Rep. Paul Ryan (R-Wisc.) told CBS News there's "a lot of misinformation about what we're proposing" in his budget plan, specifically on Medicare.
The House budget committee chairman was in his home state Tuesday to attempt to drum up support for his plan among his constituents, holding multiple standing room only town halls. Ryan asked the mostly older crowds for a "civil debate."
"A lot of people don't realize how bad Medicare's financing in the future is going to be," Ryan told CBS News congressional correspondent Nancy Cordes in Wisconsin. "We're saving Medicare for the elderly."
He plans to do so by tranforming Medicare for future generations into a plan that provided subsidies to pay for private insurance instead of the the current government-run health coverage.
Ryan described President Obama's budget proposal as "rationing" Medicare, countering that the program needed support and solutions, "not government."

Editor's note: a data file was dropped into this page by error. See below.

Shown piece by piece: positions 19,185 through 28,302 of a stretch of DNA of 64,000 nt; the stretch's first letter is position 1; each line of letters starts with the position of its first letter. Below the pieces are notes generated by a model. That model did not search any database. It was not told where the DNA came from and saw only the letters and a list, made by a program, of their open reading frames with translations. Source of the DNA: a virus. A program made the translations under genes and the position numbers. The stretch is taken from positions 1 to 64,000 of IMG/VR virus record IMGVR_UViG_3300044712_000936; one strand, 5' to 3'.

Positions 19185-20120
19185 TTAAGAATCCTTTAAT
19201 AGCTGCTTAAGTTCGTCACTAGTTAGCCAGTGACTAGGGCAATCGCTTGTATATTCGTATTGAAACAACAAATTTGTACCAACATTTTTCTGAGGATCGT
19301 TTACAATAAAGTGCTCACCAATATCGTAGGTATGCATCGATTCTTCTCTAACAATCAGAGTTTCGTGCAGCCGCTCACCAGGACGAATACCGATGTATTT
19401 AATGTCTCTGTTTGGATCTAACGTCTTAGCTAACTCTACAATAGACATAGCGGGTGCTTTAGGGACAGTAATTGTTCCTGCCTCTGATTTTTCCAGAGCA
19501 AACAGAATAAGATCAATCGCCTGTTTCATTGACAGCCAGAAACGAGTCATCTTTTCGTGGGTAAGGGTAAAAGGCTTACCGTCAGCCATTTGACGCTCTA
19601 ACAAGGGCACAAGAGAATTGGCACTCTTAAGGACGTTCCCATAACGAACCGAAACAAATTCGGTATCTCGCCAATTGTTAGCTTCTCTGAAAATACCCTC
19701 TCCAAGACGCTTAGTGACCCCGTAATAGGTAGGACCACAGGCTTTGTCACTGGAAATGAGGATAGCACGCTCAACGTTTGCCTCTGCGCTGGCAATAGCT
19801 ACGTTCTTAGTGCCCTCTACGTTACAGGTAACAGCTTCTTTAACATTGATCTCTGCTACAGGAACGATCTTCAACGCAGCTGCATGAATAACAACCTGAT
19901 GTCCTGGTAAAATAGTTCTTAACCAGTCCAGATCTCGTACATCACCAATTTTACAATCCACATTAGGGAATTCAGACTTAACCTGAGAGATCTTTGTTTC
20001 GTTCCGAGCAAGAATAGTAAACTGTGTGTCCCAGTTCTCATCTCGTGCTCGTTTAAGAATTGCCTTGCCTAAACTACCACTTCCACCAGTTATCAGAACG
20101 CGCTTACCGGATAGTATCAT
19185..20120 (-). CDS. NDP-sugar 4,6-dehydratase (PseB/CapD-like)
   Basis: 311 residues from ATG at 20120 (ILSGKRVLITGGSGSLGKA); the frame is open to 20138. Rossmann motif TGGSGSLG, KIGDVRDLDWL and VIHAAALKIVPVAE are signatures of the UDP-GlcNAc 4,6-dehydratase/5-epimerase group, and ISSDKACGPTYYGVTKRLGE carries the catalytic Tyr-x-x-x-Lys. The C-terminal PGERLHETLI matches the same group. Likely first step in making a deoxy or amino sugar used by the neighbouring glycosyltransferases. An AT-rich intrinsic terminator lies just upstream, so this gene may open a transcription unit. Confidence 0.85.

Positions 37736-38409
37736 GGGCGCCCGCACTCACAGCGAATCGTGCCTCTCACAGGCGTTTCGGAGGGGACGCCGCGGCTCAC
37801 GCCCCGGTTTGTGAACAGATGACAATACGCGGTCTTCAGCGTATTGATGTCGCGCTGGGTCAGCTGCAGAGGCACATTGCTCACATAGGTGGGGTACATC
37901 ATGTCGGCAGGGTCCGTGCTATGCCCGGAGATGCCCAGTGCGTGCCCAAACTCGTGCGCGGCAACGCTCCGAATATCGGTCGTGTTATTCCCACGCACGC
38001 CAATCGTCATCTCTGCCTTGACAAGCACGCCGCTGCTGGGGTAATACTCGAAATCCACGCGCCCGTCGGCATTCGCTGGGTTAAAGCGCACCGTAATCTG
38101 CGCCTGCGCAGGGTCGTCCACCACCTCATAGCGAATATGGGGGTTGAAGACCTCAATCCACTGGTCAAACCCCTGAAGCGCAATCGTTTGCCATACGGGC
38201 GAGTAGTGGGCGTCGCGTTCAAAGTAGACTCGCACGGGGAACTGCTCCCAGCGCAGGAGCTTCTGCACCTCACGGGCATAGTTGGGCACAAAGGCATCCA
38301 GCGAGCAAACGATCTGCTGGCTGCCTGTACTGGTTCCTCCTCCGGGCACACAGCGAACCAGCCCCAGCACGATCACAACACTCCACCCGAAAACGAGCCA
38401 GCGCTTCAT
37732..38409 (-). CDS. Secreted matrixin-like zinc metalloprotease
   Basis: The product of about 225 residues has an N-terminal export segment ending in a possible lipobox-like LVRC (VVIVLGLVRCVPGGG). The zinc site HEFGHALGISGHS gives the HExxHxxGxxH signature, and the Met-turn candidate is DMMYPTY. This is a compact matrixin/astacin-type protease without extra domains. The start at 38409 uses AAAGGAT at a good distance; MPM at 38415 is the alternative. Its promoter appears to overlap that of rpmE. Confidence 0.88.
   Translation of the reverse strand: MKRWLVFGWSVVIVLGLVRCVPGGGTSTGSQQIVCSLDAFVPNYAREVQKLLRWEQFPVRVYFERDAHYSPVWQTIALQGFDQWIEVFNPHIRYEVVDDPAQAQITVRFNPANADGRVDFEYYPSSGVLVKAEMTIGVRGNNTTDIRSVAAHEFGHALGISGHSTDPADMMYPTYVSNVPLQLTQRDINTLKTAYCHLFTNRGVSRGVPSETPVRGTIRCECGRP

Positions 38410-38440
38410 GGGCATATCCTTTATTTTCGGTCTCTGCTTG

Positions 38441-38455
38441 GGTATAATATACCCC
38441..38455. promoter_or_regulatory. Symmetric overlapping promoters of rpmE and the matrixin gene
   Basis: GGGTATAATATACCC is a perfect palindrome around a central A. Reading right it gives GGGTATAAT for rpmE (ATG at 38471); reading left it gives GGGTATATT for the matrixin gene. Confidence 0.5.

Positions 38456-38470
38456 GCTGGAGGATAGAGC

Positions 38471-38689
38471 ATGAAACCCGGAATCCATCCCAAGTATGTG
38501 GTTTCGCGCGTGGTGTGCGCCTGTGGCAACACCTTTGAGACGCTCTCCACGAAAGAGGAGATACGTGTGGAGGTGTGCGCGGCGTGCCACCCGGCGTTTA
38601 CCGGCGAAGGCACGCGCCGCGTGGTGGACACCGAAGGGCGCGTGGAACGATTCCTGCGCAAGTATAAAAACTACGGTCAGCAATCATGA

"Put the power in the hands of the senior citizen, subsidize the wealthy less and the middle and lower income person more," Ryan said. His plan would make "no changes" to Medicare for people 55 and over.
"If we don't tackle this problem, it's going to tackle us," he added.
Ryan also tackled tax reform at his town hall meetings, telling constituents his proposal did not provide tax cuts for the wealthy, but is instead tax reform he calls "revenue neutral."
The "Paul Revere" of budget issues, as he referred to himself with Cordes, is hosting 19 town hall meetings in Wisconsin. He was greeted by both cheers and jeers Wednesday, even in areas he won re-election by over 70 percent.